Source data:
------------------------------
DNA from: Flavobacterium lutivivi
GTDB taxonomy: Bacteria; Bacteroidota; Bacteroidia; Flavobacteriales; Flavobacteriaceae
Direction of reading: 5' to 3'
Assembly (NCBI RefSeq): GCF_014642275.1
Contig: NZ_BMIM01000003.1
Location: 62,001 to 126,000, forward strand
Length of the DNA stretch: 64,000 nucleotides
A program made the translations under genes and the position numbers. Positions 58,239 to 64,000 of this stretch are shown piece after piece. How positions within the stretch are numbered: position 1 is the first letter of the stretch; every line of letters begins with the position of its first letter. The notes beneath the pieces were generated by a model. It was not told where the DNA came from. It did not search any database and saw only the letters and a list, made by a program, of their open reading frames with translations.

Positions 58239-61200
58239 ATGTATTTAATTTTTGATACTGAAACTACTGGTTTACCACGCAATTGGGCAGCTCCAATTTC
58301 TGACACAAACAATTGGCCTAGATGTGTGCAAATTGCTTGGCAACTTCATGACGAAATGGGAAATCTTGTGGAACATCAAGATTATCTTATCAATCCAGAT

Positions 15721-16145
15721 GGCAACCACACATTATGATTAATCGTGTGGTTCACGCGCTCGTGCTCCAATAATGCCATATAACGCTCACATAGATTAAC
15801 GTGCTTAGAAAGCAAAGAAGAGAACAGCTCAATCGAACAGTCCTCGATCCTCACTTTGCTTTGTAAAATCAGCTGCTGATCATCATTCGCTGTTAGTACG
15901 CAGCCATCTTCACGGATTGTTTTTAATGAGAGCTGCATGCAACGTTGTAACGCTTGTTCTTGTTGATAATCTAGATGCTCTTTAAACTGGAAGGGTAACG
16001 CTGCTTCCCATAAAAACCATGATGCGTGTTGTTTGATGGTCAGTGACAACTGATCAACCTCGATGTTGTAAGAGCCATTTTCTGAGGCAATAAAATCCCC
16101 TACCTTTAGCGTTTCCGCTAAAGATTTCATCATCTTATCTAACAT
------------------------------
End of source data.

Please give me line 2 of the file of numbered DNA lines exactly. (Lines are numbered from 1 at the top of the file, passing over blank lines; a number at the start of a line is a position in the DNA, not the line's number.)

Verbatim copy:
GTDB taxonomy: Bacteria; Bacteroidota; Bacteroidia; Flavobacteriales; Flavobacteriaceae